Hey guys I had a pond dug last year and during the digging of the last deep hole at about 16' below ground level we ran into some very odd dirt. Not much of it but it was green/blue in color and had lots of black shark teeth and some dinosaur teeth in and around it. Plus it had alot of tiny clear stones in it and the normal quarts and other stones. What does not make sense is it looking like a kimberlite tube in a geological reigon that has no history of kimberlite tubes or diamonds. Anyone have a idea of what I have found?
Hey john I have tried three times to post a picture and I believe with dialup it's taking too long and not going through. Did I tell ya how much I hate dialup LOL But to answer your questions, yes it does look sedimentary because of the polishing of the stones and teeth. But I found shark teeth in it that wasn't polished at all and looked like it had just been pulled from the sharks mouth. The dirt isn't hard and not like any dirt I've ran across other than sifted dirt. thats how loamy the dirt is. very soft and not very compacted. I might be able to send you some pictures through an e mail if you'd like.
I figured it out LOL Anyway they were found in the flatlands towards the coast of south carolina just below florence. They have the graphite feel to them and they will cut glass. to give you an idea of how big they are the white part of the picture is 2 inches wide. so their not realy that big.
Google "Tinypic". It is a hosting website. You can upload your photos to them and they give you the option to resize. Its easy as pie and you get some links when the photo is uploaded. Use the "Links for Forums" link they give you, not the one labeled "Direct link". If you dont resize your pics, the mods will delete them or move them. It makes the site too hard to read for people with smaller monitors.
Just highlight the Forums link and <edit> <cut> Come here and <edit><paste> the link in your post. The picture will show up at its new size. Usually the 640x400 or the 800x600 size is best for this site.
Do NOT use Imageshack.us. It has been hacked and has more viruses than a third world outhouse.
Any kimberlite or lamprolite found in south carolian would be under hundreds of meters of ancient sediment deposits and would show no kimberlite tube shape. The north american craton I don't think reaches under south carolina anyways. Your biggest clue is blue clay which you said you don't see. That right there means it's not a kimberlite. I could tell you a little trick for spotting kimberlites from google earth but it wouldn't work since most of south carolina has little to no precambrian rocks, I think. I have more information to add but it's really irrelevant since what you have won't be a kimberlite "tube". I agree with auplater diagnosis. Remember also that most rocks will scratch glass. If you start to find some of these then we may be in business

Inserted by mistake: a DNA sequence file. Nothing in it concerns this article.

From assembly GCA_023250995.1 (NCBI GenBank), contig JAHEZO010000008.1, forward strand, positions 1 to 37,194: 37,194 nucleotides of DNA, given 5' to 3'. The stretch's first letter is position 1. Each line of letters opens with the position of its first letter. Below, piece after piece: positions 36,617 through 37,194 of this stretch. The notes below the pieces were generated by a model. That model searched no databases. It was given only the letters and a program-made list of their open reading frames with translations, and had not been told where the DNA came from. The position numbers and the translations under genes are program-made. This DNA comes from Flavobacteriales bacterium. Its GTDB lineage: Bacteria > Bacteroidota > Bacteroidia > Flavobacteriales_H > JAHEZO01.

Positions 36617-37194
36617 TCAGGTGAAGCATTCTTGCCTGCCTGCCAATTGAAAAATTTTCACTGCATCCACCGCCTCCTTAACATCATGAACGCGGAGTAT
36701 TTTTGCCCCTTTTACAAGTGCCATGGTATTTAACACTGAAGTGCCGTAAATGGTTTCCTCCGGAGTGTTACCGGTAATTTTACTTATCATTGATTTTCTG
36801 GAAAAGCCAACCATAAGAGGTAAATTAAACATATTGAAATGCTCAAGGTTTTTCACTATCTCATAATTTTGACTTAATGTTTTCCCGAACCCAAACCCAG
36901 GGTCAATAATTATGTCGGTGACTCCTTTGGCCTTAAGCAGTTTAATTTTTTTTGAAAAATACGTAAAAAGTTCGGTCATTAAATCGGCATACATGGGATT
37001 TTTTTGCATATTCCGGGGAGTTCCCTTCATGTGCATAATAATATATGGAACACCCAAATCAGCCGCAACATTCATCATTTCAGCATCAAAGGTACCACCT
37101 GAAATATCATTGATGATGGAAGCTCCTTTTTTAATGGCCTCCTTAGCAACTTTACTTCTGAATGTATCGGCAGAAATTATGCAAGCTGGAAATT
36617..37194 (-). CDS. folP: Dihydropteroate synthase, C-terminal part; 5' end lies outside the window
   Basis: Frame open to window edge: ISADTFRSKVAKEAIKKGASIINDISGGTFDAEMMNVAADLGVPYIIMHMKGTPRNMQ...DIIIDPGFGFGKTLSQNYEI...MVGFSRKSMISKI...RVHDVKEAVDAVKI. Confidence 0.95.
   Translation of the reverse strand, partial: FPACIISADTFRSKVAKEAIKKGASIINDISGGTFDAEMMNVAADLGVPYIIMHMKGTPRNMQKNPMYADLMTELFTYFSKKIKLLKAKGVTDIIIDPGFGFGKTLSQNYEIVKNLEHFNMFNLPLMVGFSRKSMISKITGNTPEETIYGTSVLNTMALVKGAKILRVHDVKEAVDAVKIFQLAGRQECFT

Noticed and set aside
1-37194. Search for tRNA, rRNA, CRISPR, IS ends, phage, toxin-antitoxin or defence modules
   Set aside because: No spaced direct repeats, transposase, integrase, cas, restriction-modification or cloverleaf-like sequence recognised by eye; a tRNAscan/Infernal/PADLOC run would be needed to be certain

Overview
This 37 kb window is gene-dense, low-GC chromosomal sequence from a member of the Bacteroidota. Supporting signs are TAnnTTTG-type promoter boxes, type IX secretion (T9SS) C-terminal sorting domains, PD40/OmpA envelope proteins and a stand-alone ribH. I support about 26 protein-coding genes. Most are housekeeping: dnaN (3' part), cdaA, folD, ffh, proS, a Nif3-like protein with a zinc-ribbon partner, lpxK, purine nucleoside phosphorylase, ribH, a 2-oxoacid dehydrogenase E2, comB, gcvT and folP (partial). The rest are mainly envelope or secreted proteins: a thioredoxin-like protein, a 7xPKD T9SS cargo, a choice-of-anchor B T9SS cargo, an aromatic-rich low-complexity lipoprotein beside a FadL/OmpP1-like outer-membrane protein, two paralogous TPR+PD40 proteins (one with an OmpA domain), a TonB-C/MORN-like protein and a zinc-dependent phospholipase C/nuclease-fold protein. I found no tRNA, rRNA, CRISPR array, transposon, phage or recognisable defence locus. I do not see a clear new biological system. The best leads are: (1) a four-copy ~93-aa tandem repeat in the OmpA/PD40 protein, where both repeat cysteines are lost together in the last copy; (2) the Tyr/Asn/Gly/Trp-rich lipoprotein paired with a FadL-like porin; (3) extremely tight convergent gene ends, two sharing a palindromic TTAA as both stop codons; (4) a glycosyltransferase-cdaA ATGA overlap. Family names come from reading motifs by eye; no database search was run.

Interesting. Diamonds are found in this region ,usually by gold miners as they are the ones concentraing everything in an area. A kimberlite pipe can be/have been just inches across. The quickest way to see if it might be a diamond in the rough? simply dip it in water. Water will not wet a diamond. (licking will not do, cause slobbers will stick)
Post by Dicky the Rockhunter on Mar 4, 2011 16:52:28 GMT -5
We have one of the few U.S.diamondnific kimberlite areas out here in Colorado / Wyoming border area. The pipes are noticed by seeing a circular area with no trees and the dirt is a greenish blue-- due to the main decompose rock left is ugly olivine, not peridot, and sometime morphs to serpretiene , also magnetite is there . . There are white spots present which contain diamonds. The sometimes hard to see circular areas also are slight depressions ( another clue is almost perfect round ponds ) that are the tops of the pipes. The kimberlite its self will not scratch many things and does scratch test as green. After complete decomp it is a dull green dirt not loamy that trees hate and only grass likes. My yard supply is still snow covered but should be open tomorrow and I will get some pictures.